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    U.S. Defense Secretary Jim Mattis and Iraq's Defence Minister Erfan al-Hiyali meet at the Ministry of Defense in Baghdad, Iraq February 20, 2017

    Mattis' Mission to Baghdad Meant to Shore Up US-Iraqi Alliance, Smooth Over Ties

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    Defense Secretary James Mattis arrived in Baghdad Monday on an unannounced visit, quipping that the US wasn't going to "seize anybody's oil," but adding that the US might stay a while. Speaking to Radio Sputnik, independent Iraq analyst and journalist Joel Wing laid out the some of the important reasons behind the trip.

    Speaking to reporters as he traveled to Baghdad Monday, Mattis said that the US will probably maintain a military presence in the war-torn country for a long time, particularly while US troops continue to support Iraqi forces in their battle to oust Daesh terrorists from the country.  "I imagine we'll be in this fight for a while and we'll stand by each other," the secretary noted.

    Commenting on the elephant in the room – President Trump's repeated statements on the campaign trail last year about taking and keeping Iraq's oil, Mattis assured Baghdad that "we're not in Iraq to seize anybody's oil." The US, he said, has "generally paid for our gas and oil all along, and I'm sure that we will continue to do that in the future."

    Independent Iraq expert and Musings on Iraq author Joel Wing thinks that Mattis, a retired Marine Corps general who commanded several operations in Iraq going back to the 2003 US invasion, came to the country to try and smooth over relations between Washington and Baghdad, and to improve coordination in the war against Daesh, 

    Speaking to Radio Sputnik on Tuesday, Wing recalled that "President Trump's remarks about taking Iraq's oil caused a lot of controversy in Iraq. Parliament was talking about expelling US forces and taking other actions. So I think when the defense secretary went to Iraq, he had to address that first thing."

    Secondly, the journalist recalled, "President Trump has said he wants to [escalate] the war against the Islamic State [Daesh], so I think Defense Secretary Mattis was there to talk to Iraqi leaders and the Iraqi military to try to figure out what the United States can do, and what more help and assistance they can provide to try to end the war there."

    Members of the Iraqi rapid response forces fire a missile toward Islamic State militants during a battle in the south of Mosul, Iraq February 19, 2017
    © REUTERS / Zohra Bensemra
    Members of the Iraqi rapid response forces fire a missile toward Islamic State militants during a battle in the south of Mosul, Iraq February 19, 2017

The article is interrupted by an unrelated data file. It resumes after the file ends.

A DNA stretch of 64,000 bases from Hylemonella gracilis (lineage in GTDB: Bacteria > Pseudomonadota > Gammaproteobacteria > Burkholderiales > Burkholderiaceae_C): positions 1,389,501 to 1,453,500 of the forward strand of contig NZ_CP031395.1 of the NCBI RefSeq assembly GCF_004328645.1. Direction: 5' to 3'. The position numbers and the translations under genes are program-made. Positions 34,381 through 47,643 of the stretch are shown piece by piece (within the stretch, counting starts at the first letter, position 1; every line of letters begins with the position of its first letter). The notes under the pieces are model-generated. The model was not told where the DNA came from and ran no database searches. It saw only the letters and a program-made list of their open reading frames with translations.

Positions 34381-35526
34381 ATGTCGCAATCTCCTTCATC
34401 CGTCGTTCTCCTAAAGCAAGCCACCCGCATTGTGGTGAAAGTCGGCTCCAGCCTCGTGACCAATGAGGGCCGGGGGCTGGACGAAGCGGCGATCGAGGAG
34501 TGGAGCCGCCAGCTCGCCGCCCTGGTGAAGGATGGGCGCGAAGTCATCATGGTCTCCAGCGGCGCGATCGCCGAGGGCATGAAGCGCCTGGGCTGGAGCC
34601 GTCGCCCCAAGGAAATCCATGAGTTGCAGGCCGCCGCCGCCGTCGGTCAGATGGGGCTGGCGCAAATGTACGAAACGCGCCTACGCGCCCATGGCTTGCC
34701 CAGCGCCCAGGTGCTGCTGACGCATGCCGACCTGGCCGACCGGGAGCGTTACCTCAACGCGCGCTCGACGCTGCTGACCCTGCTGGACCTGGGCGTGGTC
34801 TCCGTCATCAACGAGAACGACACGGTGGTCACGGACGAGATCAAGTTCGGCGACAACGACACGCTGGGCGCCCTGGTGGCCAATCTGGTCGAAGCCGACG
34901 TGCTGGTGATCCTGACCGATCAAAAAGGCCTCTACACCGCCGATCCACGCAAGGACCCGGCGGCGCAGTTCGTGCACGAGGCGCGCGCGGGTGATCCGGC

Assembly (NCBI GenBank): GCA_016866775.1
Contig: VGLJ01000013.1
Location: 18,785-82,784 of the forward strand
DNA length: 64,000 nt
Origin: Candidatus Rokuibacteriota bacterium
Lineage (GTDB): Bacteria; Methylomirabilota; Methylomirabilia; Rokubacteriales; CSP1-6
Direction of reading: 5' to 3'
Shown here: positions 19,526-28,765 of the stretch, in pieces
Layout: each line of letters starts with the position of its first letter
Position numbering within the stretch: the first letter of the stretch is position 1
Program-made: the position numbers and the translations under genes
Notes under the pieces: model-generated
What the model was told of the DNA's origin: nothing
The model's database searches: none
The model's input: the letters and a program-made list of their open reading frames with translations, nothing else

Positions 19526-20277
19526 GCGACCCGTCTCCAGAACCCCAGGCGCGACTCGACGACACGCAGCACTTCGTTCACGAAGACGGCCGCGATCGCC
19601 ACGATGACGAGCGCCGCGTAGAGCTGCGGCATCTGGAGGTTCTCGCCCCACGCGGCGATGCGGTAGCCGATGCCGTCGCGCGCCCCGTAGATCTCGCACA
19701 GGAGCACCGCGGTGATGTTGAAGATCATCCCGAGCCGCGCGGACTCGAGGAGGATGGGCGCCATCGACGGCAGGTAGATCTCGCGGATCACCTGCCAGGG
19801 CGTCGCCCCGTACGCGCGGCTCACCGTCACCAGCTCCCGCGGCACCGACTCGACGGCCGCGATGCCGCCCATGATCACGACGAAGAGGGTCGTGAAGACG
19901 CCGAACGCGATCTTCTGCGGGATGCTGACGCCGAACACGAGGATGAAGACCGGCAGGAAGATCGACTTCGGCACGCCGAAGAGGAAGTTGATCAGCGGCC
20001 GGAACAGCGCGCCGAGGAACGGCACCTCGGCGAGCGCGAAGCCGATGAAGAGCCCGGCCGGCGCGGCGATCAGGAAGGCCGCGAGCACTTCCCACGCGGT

The timing of the visit was also critical, Wing said. "The new Mosul operation just started. They just started attacking the western half of the city. I think [Mattis] wanted to go there to show that America supports this effort – that they're going to provide as much aid and support as the Iraqi government wants – that they're an ally, and that [despite the president's recent comments], they're there to help, and not hurt the situation." 

    Trump's executive order on immigration, putting a temporarily halt on immigration from seven predominantly Muslim countries, including Iraq, also caused a lot of controversy in the Middle Eastern country, including demands in Iraq's parliament that Baghdad 'retaliate', Wing noted. "The Prime Minister, Haider al-Abadi tried to deal with that situation with his remarks that Iraq wasn't going to retaliate against the United States," the observer said, adding that the government needs the US for cooperation in the war against Daesh.

    "So again, this trip by the secretary of defense is there to try to smooth over relations, and to make sure that [the two countries remain] allies in the war against Islamic State," he added.

    Iraqi security forces advance towards the western side of Mosul, Iraq February 19, 2017
    © REUTERS / Khalid al Mousily
    Iraqi security forces advance towards the western side of Mosul, Iraq February 19, 2017

    The analyst noted that hopefully, Mattis' visit can be the first step in improving US-Iraqi relations. Trump's remarks, he explained, are often aimed at the domestic American audience, and are sometimes made without regard for the impact they have on other countries. "That's something American officials are going work on – what the president says, compared to what they're actually trying to do in Iraq. I think it'll be difficult at first to figure out what exactly the United States is up to."

    More broadly, Wing suggested that "it's going to take a while for [Trump and his team] to figure out how exactly to govern – what to say publically, what to tweet for example. I think it's a big learning process for them." Much of this stems from the fact that many administration officials have little governing experience, he said.

    Ultimately, Wing noted that he sincerely hopes the Iraqi army has resolved the coordination and other problems it faced when it began the operation to liberate eastern Mosul. 

    As for the battle for western Mosul, the observer stressed that "it'll be a hard battle at first, but what's happening in all of these different sieges, in western Mosul, Ramadi, Fallujah and other cities, it's a really, really tough and deadly fight at first, but once the defenses are broken, the Islamic State basically collapses. I'm not certain how long it's going to take, but eventually the Islamic State is going to lose."


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